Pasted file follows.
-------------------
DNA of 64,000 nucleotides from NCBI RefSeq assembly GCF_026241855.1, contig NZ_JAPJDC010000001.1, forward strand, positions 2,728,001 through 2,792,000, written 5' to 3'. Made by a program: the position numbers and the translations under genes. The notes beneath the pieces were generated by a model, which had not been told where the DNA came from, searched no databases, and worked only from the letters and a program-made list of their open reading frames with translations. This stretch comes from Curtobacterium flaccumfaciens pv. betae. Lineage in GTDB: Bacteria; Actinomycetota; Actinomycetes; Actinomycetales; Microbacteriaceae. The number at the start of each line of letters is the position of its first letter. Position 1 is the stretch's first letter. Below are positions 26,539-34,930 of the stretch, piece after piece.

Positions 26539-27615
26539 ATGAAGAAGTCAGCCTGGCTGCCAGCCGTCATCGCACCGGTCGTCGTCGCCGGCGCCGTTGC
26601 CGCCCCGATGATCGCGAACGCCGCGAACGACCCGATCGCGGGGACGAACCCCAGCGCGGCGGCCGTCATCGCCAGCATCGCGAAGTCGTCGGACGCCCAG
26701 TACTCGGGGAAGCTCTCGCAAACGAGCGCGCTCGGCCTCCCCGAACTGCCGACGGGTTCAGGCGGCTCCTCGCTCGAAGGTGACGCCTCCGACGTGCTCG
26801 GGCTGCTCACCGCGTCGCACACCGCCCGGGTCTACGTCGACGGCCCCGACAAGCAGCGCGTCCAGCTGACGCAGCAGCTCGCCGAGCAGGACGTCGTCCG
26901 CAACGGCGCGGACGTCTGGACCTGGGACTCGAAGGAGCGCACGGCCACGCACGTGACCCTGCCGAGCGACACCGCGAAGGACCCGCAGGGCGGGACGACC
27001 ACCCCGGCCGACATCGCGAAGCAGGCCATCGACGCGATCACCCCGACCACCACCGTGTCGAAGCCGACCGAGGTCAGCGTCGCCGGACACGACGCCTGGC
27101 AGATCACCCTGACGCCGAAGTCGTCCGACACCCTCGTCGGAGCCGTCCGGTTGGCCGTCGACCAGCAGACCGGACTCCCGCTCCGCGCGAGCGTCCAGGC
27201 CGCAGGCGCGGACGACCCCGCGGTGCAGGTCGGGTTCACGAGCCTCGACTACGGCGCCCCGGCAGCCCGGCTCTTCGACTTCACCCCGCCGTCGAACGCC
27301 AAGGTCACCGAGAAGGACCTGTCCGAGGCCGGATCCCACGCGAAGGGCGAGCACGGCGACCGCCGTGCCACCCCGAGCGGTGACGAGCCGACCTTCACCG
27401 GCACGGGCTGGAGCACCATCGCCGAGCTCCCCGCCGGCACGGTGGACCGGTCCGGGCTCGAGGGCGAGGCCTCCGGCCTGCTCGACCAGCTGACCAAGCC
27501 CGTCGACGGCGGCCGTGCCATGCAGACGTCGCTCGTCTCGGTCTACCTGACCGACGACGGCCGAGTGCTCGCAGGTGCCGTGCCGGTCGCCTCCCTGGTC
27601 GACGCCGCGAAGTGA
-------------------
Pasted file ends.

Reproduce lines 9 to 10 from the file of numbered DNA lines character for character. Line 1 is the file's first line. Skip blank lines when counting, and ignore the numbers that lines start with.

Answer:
27101 AGATCACCCTGACGCCGAAGTCGTCCGACACCCTCGTCGGAGCCGTCCGGTTGGCCGTCGACCAGCAGACCGGACTCCCGCTCCGCGCGAGCGTCCAGGC
27201 CGCAGGCGCGGACGACCCCGCGGTGCAGGTCGGGTTCACGAGCCTCGACTACGGCGCCCCGGCAGCCCGGCTCTTCGACTTCACCCCGCCGTCGAACGCC